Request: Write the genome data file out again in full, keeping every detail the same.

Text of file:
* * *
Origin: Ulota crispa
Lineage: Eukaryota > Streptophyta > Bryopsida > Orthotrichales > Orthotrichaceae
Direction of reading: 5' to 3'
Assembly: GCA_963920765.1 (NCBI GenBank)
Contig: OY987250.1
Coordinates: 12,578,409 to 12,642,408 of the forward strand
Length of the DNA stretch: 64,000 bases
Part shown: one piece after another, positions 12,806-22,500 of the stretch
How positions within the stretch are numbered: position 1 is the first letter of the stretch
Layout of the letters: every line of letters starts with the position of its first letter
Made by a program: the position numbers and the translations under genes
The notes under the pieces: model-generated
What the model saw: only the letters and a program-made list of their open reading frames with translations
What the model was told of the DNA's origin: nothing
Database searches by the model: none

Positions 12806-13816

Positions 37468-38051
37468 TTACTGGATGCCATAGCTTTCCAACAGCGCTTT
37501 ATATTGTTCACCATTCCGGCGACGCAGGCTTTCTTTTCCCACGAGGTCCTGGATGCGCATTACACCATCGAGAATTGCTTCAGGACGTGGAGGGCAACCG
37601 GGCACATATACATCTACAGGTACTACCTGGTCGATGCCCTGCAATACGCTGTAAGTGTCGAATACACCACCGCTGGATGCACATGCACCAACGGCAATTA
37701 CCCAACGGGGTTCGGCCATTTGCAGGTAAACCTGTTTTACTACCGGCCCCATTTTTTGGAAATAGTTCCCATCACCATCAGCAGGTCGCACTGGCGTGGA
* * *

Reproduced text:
Origin: Ulota crispa
Lineage: Eukaryota > Streptophyta > Bryopsida > Orthotrichales > Orthotrichaceae
Direction of reading: 5' to 3'
Assembly: GCA_963920765.1 (NCBI GenBank)
Contig: OY987250.1
Coordinates: 12,578,409 to 12,642,408 of the forward strand
Length of the DNA stretch: 64,000 bases
Part shown: one piece after another, positions 12,806-22,500 of the stretch
How positions within the stretch are numbered: position 1 is the first letter of the stretch
Layout of the letters: every line of letters starts with the position of its first letter
Made by a program: the position numbers and the translations under genes
The notes under the pieces: model-generated
What the model saw: only the letters and a program-made list of their open reading frames with translations
What the model was told of the DNA's origin: nothing
Database searches by the model: none

Positions 12806-13816

Positions 37468-38051
37468 TTACTGGATGCCATAGCTTTCCAACAGCGCTTT
37501 ATATTGTTCACCATTCCGGCGACGCAGGCTTTCTTTTCCCACGAGGTCCTGGATGCGCATTACACCATCGAGAATTGCTTCAGGACGTGGAGGGCAACCG
37601 GGCACATATACATCTACAGGTACTACCTGGTCGATGCCCTGCAATACGCTGTAAGTGTCGAATACACCACCGCTGGATGCACATGCACCAACGGCAATTA
37701 CCCAACGGGGTTCGGCCATTTGCAGGTAAACCTGTTTTACTACCGGCCCCATTTTTTGGAAATAGTTCCCATCACCATCAGCAGGTCGCACTGGCGTGGA